At that time the political landslide that brought about the end of the Soviet Union had already taken place. In Moscow, Ryazanov's creation had disintegrated. The museum collection, which had literally been put on the street, and the enormous library could barely be saved. Everywhere in the former Eastern Bloc the archives of the communist parties (which often contained material from other organizations) were nationalized, thus perpetuating an interesting distinction from the West where the workers' movement had always kept its heritage out of the hands of the state. In Eastern Europe, the lack of private collecting institutions, which tend to have a different relationship of trust with archive donors, is sometimes considered a loss.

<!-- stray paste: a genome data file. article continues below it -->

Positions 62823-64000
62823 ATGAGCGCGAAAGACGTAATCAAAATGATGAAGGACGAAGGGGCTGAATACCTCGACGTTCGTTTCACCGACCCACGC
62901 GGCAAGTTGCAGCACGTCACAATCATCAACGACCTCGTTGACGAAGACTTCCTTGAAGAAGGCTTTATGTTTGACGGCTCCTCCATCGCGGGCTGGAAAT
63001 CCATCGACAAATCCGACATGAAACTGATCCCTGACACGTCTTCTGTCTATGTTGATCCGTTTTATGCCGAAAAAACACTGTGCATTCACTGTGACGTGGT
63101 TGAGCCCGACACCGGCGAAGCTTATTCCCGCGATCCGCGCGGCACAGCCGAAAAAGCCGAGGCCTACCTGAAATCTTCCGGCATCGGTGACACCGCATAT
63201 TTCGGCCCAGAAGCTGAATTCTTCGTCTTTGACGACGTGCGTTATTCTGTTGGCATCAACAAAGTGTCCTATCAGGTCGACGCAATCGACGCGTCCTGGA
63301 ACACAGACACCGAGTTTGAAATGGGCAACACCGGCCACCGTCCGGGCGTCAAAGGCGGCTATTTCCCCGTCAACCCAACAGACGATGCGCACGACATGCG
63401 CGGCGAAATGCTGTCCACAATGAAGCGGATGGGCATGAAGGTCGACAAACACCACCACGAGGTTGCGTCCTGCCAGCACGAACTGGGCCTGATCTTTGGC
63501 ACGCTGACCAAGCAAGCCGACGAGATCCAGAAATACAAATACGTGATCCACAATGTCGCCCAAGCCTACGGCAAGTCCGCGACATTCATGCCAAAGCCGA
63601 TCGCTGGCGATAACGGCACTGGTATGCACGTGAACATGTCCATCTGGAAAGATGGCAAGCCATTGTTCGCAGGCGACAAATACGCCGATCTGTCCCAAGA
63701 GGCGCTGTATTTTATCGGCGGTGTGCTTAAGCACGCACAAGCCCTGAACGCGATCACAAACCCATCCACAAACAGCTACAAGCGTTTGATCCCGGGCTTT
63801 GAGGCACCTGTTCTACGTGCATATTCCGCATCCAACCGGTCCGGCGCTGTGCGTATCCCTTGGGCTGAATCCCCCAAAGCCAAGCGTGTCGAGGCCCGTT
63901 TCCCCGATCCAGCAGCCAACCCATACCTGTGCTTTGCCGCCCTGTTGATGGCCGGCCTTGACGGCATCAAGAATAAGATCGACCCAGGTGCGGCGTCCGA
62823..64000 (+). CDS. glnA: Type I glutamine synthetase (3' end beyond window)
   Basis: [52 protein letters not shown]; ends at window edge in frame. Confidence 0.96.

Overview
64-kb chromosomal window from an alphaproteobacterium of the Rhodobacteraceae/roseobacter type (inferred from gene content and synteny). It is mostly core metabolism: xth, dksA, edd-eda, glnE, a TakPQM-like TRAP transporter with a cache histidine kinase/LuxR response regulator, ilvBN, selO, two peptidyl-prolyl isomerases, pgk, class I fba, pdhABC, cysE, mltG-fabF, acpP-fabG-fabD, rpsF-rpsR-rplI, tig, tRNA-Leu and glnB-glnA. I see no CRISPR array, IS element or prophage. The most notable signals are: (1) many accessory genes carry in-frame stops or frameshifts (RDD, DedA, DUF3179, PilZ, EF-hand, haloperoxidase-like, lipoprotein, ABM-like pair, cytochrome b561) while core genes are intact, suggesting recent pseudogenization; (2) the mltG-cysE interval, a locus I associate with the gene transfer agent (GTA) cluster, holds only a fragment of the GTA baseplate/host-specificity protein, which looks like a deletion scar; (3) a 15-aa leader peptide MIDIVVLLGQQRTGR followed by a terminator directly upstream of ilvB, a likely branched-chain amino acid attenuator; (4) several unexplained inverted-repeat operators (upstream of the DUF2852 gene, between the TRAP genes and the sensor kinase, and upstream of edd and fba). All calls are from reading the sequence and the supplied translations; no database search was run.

At the same time, the West has for some time been experiencing more or less far-reaching forms of integration of the workers’ movement’s documentation centres into the institutionalized academic system, which is of course not without connection to the institutionalization of the workers' movement itself. In Italy and later also in Flanders legislation made it attractive to participate in the heritage administration of the government. In Great Britain, Germany and Switzerland, the unions, which have long managed their own archives and libraries, have transferred their property to institutions that work directly or indirectly with university libraries and government archives in national information systems. Everywhere centres that also conduct research have become affiliated with universities or academies of science. As a result of these and comparable developments the financing burden of Western institutions too has ultimately largely shifted to the government, which on the one hand often led to greater professionalization and on the other hand sometimes to a loss of independence. It is not certain whether Bebel intended all this, nor whether there are serious alternatives.